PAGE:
return unfold(start, function(v) { return v + 1; }, limit);
};

It can also turn a traditional linked list into a stream:

var fromList = function(front) {
    return unfold(front, function(i) { return i.next; }, null);
};

Groovy! Now we have several ways to originate a stream, so lets add some methods. Recall that empty is the prototype for streams, so:

empty.forEach = function(each) {
    for (var s = this; s !== empty; s = s.next()) {
        each(s.value)
    }
};

Nothing to it! And we can use forEach to get a stream into an array:

empty.toArray = function() {
    var ar = [];
    this.forEach(function(i) { ar.push(i); });
    return ar;
};

Of course, how could we live without the awesome power of map?

empty.map = function(mapFunc) {
    var self = this;
    return self === empty ? empty : create(mapFunc(self.value), function() {
        return self.next().map(mapFunc);
    });
};

Again, that lazy-recursive pattern. And now we can very easily implement converting an array into a stream:

var fromArray = function(ar) {
    return range(0, ar.length).map(function(i) {
        return ar[i];
    });
}

How about concat? Well, this has a slight wrinkle in that if the argument is a function, I treat it as a lazy way to get the second sequence:

empty.concat = function(other) {
    function next(item) {
        return item === empty
            ? (typeof other === 'function' ? other() : other)
            : create(item.value, function() { return next(item.next()); });
    }
    return next(this);
};

And with concat we can easily implement the holy grail of methods, bind (known as SelectMany in Linq and flatMap in Scala):

empty.bind = function(bindFunc) {
    var self = this;
    return self === empty ? empty : bindFunc(self.value).concat(function() {
        return self.next().bind(bindFunc);
    });
};

Think that one through – it’s a mind-bender. The bindFunc returns a sub-stream for each item in the outer stream, and we join them all together. So:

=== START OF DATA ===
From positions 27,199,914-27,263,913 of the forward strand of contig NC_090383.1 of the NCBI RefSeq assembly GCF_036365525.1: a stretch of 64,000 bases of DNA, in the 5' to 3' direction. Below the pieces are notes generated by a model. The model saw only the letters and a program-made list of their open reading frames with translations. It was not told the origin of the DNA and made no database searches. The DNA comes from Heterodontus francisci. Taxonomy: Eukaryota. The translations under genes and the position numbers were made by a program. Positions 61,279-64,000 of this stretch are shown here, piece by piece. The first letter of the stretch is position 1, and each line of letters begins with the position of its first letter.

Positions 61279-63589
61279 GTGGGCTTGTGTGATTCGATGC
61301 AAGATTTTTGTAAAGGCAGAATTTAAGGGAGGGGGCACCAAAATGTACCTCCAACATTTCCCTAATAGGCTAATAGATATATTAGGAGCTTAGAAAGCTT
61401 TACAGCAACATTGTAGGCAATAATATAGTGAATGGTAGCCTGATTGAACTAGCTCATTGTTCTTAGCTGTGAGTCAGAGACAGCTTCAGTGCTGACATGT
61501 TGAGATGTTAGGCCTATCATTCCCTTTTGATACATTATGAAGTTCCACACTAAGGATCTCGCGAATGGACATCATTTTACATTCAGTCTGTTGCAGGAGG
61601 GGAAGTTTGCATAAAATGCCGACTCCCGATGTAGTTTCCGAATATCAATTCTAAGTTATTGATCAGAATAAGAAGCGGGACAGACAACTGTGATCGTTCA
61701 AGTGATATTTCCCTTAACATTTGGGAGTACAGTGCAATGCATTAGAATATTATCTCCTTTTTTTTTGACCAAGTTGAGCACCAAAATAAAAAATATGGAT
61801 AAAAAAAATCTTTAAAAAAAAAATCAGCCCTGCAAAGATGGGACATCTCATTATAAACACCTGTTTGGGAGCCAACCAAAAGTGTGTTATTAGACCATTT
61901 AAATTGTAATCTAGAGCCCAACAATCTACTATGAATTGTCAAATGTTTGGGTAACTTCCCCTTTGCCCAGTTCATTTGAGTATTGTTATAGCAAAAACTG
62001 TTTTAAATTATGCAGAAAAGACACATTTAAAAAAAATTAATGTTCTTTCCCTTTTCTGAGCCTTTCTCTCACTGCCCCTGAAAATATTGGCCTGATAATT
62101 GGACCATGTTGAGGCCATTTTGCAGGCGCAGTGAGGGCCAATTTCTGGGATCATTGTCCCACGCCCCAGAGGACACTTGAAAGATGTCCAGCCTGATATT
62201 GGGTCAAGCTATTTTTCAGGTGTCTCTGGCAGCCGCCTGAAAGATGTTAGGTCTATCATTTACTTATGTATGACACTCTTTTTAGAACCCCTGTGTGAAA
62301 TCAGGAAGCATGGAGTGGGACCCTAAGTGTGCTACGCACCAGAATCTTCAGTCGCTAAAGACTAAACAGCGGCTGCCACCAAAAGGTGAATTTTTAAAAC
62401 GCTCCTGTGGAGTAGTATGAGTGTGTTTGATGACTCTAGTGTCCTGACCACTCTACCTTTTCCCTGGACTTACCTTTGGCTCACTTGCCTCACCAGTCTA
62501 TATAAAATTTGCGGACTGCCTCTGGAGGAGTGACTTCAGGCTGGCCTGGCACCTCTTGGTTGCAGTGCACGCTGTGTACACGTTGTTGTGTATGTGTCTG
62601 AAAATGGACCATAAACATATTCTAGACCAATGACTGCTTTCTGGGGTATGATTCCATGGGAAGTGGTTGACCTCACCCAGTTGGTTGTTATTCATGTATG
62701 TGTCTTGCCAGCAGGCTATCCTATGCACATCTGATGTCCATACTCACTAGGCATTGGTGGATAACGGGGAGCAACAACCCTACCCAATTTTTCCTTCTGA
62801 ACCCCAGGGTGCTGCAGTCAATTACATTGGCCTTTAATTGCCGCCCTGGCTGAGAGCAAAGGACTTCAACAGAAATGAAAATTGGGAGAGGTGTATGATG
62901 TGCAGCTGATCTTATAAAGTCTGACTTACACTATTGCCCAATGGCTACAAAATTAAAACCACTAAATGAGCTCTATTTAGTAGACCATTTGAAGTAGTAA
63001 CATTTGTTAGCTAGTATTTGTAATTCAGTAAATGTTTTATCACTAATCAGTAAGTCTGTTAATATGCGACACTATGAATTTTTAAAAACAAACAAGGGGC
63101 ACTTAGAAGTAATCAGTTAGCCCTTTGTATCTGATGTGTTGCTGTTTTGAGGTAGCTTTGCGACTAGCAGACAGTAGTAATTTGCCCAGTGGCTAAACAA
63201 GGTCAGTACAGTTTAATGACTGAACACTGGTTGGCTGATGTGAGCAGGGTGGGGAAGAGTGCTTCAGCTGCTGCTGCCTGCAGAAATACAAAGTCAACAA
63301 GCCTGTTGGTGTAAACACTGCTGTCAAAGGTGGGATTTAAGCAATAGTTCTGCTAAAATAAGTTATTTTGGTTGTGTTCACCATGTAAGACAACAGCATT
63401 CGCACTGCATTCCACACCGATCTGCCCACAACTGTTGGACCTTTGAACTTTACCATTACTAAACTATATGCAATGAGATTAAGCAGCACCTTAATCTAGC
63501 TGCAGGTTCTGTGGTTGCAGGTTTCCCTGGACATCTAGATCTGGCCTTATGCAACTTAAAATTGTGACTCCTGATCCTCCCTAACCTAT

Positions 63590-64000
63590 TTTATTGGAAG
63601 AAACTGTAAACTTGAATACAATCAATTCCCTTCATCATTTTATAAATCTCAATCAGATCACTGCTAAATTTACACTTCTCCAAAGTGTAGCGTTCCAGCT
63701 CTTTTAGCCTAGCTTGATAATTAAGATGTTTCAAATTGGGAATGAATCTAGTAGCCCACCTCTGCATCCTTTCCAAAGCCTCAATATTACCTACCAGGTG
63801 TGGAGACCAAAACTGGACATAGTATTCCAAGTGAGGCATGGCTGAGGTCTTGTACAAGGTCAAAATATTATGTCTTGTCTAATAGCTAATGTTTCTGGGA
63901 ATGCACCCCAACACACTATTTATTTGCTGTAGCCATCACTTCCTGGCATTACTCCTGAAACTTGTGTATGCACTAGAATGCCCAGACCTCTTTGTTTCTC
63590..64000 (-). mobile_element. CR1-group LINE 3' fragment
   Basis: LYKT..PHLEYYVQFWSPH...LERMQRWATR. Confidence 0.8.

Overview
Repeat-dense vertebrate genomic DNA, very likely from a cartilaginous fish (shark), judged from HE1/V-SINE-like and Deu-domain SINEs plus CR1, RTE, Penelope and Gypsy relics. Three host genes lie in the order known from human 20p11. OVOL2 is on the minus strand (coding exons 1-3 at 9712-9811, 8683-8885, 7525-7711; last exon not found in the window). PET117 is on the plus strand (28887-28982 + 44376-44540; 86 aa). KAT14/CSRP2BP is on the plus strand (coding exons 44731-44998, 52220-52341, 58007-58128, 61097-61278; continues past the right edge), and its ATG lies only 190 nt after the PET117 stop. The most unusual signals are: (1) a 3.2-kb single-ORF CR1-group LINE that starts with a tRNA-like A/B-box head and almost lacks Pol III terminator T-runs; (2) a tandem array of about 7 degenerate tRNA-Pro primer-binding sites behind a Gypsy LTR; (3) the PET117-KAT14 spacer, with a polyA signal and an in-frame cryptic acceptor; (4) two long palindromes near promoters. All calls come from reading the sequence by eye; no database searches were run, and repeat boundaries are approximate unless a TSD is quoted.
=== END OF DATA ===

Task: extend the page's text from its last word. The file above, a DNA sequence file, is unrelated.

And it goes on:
assertEqual(

    // ordinary array of numbers
    [1, 2, 3, 4, 5, 6, 7, 8, 9],

    // making that same array in an interesting way
    Stream.fromArray(
        [[1, 2, 3], [4], [5, 6], [], [7], [], [], [8, 9]]
    ).bind(function(ar) {
        return Stream.fromArray(ar);
    }).toArray()

);

Anyway, I wrote my rich text layout engine using this stream foundation, and (as I like to do with these things) I set up an animation loop and watched it repeatedly carry out the entire word-break and line-wrap process from scratch in every frame, to see what frame rate I could get. Sadly, according to the browsers’ profilers, the runtime was spending a LOT of time creating and throwing away temporary objects, collecting garbage and all the other housekeeping tasks that I’d set for it just so I could use this cool stream concept. Interestingly, in terms of this raw crunching through objects, IE 10 was faster than Chrome 30. But I know that by using a simpler basic abstraction it would be much faster in both browsers.

How do I know? Well, because I found that I could speed up my program very easily by caching the stream of words in an ordinary array. And guess what… I could just use arrays in the first place. I am only scanning forward through streams and I definitely want to cache all my intermediate results. So I may as well just build arrays. (Even though I haven’t started the rewrite yet, I know it will be way faster because of what the profilers told me).

So, for now, we say: fair well streams, we hardly knew ye.

Advertisements
  1. December 6, 2013 at 2:17 pm

    Fantastic, thanks!
    Glad that I learnt the concept of streams and its manipulation.

  1. No trackbacks yet.

Leave a Reply

Fill in your details below or click an icon to log in:

WordPress.com Logo

You are commenting using your WordPress.com account. Log Out / Change )

Twitter picture

You are commenting using your Twitter account. Log Out / Change )

Facebook photo

You are commenting using your Facebook account. Log Out / Change )

Google+ photo

You are commenting using your Google+ account. Log Out / Change )

Connecting to %s

%d bloggers like this: